Tag Archives: food

Not The TGO Challenge Food Feedback

It was an interesting exercise taking nearly one week’s food on my recent trip. To recap, I took six breakfasts and six evening meals and enough for seven lunches. The total weight including packaging and packing cells/food bag was 5.4kg. I reckon I could cut around 600g from that total and still be OK.

I finished with quite a lot of nuts left over. I carried 620g of Brazils/macademias/almonds plus a 200g packet of salted peanuts and cashews (which I finished) . I think 350g (50g per day) of Brazils/macademias would have been enough (I’d leave out the almonds too). I had some surplus dried fuit, around 150g. The Biltong was great to mix in with breakfast and some evening meals but I could’ve done without it saving 200g or so. Six packets of Biltong was surprisingly bulky as well. Most of the rest of the food I ate completely.

As a rule of thumb, I think 700-800g is reasonable per day. You could probably get away with a bit less if you were resupplying every 3-4 days and eating in civilization. However, for a wilderness trip of a week, I think the minimum per day you could get away with is about 750g per day. Indeed, if you were going somewhere obscure, you’d probably want to take a bit extra to cater for potential delays.

I really liked having the Summit to Eat Scrambled Eggs with Cheese for breakfast, despite taking a bit longer to prepare and some extra fuel to heat the water. This in combination with a granola bar (and some tea) was quite a satisfying breakfast. For evening meals, I’m happy with a freeze-dried main meal and some dried fruit for dessert (dried dates for four meals and dried mandarins for two).

At lunch time, I didn’t particularly miss sandwich type lunches and a combination of Tracker bars, Tunnock’s caramel wafers, Nakd fruit fars, sesame seed bars, nuts (Brazils, macademias, almonds, cashews, peanuts) and dried fruit (banana chips plus berry mix) kept me going both for lunch and for snacks.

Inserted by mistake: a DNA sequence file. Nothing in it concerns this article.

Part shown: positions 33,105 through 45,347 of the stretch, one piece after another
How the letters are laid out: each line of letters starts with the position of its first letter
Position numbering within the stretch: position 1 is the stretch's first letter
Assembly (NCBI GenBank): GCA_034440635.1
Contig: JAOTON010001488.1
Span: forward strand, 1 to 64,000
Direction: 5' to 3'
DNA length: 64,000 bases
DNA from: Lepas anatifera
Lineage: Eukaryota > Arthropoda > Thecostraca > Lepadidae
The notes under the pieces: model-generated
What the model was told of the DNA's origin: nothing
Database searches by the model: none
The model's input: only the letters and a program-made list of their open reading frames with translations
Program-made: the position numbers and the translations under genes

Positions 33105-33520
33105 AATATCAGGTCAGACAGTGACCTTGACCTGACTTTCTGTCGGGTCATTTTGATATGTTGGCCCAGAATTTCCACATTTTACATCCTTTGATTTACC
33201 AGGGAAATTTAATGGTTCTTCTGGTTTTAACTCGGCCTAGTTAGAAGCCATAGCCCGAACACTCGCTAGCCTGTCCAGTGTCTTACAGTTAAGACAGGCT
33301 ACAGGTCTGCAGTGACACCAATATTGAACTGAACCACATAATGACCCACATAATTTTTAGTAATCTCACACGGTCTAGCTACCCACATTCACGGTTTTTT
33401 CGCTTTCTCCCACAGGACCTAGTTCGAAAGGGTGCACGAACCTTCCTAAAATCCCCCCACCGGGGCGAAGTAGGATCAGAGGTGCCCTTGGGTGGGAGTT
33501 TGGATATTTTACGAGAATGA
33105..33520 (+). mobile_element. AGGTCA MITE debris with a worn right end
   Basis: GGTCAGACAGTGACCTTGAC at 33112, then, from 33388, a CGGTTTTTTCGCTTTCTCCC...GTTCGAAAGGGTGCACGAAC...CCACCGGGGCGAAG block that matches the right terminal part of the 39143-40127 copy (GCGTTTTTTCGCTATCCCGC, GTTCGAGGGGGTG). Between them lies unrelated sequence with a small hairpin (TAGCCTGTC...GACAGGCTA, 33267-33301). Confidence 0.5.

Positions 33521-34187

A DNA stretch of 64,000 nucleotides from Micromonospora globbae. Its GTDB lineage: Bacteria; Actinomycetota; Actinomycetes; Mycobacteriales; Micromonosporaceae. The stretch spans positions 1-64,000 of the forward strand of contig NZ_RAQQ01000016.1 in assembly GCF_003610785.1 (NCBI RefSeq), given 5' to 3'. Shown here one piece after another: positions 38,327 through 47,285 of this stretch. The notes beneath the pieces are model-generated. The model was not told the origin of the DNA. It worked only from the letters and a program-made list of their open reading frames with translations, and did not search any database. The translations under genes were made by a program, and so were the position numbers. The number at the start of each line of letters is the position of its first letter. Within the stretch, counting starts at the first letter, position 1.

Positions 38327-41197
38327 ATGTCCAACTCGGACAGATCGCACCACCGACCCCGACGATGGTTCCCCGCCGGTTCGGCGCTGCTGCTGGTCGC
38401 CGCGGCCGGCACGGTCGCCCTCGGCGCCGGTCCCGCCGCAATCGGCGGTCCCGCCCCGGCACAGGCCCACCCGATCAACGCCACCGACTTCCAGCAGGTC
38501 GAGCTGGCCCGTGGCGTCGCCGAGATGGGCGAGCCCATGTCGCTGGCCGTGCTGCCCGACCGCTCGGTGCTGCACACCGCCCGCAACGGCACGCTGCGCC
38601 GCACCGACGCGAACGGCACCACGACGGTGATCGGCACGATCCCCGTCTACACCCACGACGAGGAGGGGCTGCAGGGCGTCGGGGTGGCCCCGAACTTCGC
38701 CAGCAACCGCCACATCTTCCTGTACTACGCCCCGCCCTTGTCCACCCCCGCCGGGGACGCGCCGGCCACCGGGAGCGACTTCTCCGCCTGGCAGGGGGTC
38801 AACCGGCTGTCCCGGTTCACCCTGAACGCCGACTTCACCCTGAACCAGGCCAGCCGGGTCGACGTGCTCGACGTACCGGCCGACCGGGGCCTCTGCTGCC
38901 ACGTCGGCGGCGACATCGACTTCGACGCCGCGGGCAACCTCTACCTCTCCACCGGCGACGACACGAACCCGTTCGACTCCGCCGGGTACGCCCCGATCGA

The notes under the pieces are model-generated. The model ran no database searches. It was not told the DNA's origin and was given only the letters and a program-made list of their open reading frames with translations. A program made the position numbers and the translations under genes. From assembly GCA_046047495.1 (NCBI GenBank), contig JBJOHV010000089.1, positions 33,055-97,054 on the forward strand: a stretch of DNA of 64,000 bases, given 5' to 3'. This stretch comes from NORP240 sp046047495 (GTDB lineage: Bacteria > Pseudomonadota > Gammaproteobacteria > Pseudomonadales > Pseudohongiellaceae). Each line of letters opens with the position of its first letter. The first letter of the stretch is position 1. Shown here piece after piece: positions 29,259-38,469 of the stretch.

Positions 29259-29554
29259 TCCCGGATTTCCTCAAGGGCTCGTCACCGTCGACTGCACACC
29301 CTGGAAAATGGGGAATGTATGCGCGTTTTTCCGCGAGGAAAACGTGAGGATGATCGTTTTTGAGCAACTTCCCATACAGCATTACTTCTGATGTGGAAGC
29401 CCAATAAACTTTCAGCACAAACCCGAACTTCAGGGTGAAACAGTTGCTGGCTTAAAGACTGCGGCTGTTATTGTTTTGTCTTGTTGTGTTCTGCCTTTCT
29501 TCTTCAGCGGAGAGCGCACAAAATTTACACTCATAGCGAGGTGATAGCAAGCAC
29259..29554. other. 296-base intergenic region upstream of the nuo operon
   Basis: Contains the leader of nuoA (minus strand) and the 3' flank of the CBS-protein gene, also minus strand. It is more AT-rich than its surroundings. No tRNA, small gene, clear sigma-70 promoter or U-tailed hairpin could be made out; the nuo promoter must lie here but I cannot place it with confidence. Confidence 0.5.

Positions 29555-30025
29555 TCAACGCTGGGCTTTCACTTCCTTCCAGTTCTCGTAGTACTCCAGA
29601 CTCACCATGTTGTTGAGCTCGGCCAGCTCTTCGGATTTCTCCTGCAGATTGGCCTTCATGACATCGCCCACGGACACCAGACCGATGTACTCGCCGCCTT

I didn’t tot up calories but I’d be really surprised if my daily intake was enough to compensate for my energy consumption. I had definitely lost weight by the end of the trip, although how much I don’t know as we don’t having any scales at home.


Food, food, food

For next week’s trip to Scotland, I’m carrying the most food I’ve ever had to carry on a backpacking trip: 6 breakfasts, 6 evening meals and 7 lunch/day time snacks. For three or four days, it’s pretty easy to sling together some food and add in a bit extra just in case. This time I’ve had to be a bit more disciplined. It’s not just the weight that’s an issue, it’s the volume too.

The total weight for food, including packing cells and dry bag is 5.4kg, which I’m reasonably happy with. Here’s a breakdown of items and weights:

Breakfasts: 6 Summit to Eat freeze-dried scrambled eggs meals, Biltong, 6 granola bars

Evening meals: 6 Fuizion Foods/Blå Band/ Food on the Move freeze-dried meals, dried fruit (dates, mandarins)

Lunches/snacks: Tracker bars, Tunnock’s Caramel Wafers, Nakd fruit bars, sesame seed snaps, brazil/macadamia/almond nuts, salted peanuts and cashews, banana chips/berry mix.

Tea bags (green and English breakfast).